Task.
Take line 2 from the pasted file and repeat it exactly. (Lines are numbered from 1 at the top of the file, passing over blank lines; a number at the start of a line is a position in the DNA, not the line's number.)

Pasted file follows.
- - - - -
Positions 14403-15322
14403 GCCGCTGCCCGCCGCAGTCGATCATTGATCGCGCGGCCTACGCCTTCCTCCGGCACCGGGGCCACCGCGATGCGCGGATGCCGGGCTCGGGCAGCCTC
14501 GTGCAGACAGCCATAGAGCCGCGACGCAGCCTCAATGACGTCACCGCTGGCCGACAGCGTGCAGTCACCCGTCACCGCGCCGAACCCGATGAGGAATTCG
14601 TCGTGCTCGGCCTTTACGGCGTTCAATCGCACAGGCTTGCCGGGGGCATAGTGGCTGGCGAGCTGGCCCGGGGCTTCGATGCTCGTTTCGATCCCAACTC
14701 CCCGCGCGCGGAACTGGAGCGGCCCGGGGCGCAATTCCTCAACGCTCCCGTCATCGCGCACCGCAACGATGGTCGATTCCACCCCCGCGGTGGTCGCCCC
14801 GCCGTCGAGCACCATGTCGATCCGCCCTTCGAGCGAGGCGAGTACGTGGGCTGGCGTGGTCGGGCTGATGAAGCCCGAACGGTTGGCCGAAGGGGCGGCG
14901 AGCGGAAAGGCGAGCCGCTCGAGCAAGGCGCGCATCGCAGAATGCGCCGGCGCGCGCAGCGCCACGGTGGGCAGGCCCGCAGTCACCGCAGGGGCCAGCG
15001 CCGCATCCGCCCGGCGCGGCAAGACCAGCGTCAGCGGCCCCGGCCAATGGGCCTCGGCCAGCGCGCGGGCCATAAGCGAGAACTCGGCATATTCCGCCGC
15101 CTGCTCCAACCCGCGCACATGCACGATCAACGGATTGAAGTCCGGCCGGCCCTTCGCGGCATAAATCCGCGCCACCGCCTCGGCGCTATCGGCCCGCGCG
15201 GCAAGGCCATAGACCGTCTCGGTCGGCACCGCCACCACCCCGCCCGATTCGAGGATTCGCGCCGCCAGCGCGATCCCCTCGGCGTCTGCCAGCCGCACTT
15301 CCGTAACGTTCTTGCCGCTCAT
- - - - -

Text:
14403 GCCGCTGCCCGCCGCAGTCGATCATTGATCGCGCGGCCTACGCCTTCCTCCGGCACCGGGGCCACCGCGATGCGCGGATGCCGGGCTCGGGCAGCCTC